AgFirst Engineering was approached to design an irrigation system for 10 hectares of Kiwifruit, with provision in the system to allow for future expansion of 20 hectares of orchard.



There were some key considerations that needed to be taken into account when designing the system. Due to the heavier nature of the soils onsite, a key consideration was to reduce rutting issues down orchard rows with the use of orchard machinery as this has proven to be a big issue with orchard operations in this area. The Briants’ required a high quality system providing precise application of crop wailer requirements. Automation was another key factor, however the system needed the ability to be monitored and easily adjusted according to the specific requirements onsite.



AgFirst Engineering chose a high quality drip tube product from Israel that has high application uniformity and has the most developed dripper filtration technology on the market to avoid dripper blockages. The product selected ensures that the water is applied as a concentrated application on each orchard plant row. Due to the high water demand at specific times in the growing season in the Kiwifruit orchard, a high drip emitter flow rate was selected at close spacing to ensure the desired volume of water can be applied in a short time-frame.

The initial Kiwifruit development is divided into nine irrigation zones, with the ability to run two zones at once.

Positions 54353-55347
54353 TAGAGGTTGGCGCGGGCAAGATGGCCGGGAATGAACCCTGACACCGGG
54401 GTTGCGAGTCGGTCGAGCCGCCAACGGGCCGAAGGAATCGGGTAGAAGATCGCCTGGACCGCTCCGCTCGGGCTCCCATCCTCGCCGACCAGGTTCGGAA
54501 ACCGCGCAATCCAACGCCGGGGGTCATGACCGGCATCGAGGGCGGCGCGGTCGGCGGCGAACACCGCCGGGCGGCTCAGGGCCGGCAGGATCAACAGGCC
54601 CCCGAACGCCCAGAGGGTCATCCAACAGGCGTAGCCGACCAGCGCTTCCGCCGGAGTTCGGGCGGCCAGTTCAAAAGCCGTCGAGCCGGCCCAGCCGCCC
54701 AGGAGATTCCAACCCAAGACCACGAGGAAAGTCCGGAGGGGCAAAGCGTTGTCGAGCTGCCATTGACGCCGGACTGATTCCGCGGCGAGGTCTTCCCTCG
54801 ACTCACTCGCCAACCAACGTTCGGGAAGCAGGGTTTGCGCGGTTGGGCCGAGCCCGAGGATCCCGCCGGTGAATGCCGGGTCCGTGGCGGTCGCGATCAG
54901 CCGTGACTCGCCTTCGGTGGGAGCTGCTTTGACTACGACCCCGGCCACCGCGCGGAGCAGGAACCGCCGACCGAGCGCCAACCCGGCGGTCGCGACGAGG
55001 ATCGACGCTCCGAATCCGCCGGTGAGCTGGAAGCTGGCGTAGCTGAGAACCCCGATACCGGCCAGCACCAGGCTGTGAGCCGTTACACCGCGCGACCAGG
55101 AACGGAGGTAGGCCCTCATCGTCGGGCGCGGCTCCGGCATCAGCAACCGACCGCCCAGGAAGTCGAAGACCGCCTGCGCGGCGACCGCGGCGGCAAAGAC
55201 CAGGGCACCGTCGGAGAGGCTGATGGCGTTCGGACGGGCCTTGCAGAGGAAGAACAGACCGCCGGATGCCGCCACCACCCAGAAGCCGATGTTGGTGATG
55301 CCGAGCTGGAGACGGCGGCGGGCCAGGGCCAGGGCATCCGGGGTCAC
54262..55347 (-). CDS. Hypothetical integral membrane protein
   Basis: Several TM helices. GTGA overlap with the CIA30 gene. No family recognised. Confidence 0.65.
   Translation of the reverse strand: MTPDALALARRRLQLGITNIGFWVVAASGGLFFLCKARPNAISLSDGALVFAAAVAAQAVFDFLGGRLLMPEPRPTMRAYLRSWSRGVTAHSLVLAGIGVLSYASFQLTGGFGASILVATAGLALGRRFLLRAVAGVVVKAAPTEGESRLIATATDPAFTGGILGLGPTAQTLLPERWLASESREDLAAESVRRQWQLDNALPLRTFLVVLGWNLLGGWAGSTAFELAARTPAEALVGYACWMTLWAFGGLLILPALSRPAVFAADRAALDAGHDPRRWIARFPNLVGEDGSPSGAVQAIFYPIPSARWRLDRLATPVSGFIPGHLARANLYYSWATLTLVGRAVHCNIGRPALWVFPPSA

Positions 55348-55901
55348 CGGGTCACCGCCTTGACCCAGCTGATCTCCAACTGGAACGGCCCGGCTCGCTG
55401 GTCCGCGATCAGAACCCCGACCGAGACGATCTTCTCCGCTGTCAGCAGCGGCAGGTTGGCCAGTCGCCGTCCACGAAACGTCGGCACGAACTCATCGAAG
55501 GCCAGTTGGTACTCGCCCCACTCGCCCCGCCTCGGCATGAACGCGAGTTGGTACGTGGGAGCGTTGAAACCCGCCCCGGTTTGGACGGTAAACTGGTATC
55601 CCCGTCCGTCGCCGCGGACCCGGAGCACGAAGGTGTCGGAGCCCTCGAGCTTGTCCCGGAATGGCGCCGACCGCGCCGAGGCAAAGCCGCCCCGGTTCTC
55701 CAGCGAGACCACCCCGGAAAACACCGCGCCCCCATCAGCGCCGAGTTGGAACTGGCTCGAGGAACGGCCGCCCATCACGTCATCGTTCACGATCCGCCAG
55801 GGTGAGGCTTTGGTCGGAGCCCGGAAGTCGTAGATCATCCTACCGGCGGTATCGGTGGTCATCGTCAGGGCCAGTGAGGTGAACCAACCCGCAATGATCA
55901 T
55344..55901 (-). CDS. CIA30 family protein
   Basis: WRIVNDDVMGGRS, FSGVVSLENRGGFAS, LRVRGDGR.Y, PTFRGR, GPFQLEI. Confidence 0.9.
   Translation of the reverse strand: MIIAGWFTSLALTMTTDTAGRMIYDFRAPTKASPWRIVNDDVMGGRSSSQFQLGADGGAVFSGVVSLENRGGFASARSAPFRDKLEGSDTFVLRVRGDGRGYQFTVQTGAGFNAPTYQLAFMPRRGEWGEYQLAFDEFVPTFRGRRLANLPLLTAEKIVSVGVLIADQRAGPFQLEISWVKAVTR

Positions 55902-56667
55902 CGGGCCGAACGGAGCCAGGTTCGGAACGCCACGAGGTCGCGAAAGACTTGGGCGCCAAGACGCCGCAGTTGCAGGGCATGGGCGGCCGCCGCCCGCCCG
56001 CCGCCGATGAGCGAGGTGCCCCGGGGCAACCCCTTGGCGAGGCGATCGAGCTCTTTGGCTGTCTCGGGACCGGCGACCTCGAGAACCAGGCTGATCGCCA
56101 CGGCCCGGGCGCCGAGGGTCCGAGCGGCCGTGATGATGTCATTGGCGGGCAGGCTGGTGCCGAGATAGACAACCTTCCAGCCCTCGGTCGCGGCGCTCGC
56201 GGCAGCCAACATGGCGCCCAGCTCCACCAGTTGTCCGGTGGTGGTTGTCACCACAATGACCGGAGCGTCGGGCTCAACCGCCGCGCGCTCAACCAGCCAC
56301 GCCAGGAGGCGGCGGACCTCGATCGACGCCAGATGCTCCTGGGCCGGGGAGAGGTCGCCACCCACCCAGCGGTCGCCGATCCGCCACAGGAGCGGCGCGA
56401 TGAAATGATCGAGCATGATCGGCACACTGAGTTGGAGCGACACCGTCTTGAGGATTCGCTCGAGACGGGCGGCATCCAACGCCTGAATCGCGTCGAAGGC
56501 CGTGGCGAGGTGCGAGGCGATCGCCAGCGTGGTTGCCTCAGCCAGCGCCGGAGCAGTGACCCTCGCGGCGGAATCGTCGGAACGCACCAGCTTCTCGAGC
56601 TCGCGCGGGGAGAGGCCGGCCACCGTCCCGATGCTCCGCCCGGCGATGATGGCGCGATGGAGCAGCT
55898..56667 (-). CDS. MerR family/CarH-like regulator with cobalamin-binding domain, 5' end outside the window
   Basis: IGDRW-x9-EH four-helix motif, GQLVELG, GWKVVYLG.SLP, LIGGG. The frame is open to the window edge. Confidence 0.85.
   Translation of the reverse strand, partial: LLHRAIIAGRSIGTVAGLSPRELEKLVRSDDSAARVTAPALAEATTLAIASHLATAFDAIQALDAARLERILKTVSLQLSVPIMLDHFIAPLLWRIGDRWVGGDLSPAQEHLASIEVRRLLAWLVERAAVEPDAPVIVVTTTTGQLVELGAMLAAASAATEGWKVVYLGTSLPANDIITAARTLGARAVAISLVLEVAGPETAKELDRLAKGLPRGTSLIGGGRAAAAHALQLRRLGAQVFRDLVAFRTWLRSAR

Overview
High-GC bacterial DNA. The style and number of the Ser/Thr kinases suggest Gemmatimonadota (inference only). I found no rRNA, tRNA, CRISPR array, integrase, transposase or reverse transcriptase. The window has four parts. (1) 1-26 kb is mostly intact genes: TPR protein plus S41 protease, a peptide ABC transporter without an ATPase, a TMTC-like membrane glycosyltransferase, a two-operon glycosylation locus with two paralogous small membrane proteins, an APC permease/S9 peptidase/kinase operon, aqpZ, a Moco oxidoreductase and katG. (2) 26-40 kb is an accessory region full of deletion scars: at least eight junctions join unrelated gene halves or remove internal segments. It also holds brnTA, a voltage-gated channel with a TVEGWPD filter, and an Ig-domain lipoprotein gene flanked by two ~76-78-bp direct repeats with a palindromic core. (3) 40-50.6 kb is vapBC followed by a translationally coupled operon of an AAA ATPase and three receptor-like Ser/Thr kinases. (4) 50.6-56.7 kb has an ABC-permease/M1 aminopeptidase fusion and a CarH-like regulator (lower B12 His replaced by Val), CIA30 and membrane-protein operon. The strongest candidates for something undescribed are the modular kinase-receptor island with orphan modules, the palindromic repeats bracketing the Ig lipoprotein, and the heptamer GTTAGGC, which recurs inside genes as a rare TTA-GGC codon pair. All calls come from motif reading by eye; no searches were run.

As there are three different soil types present on the block, soil moisture monitoring was installed on each soil type to enable the monitoring of available soil moisture levels for each different soil type. The soil monitoring is connected to telemetry, where each soil monitoring site is displayed with real time data that is easily accessed on the internet. This enables the Briants to precisely know when to start and stop the irrigation system and to help schedule the amount applied in each application. This has proven to be a big success.  

The system is automated with a user friendly controller and infield hydraulic control valves. The controller enables simple adjustments of runtimes and run days according to the onsite requirements that are monitored.

Irrigation water is pumped from the Waipaoa River. An automated disc filtration unit was installed to prevent the drip emitters from blocking and to also minimise the amount of time required to maintain the filtration system. The automated unit has a bank of disk filters which automatically backflush on a time basis or once the pressure differential across the filters reaches a specific level.

An automated fertigation unit was installed at the pump site that is linked into the controller to apply fertiliser when irrigating. This is another factor why drip tube was selected as it provides an application of fertiliser directly to the plants root system, minimising fertiliser wastage.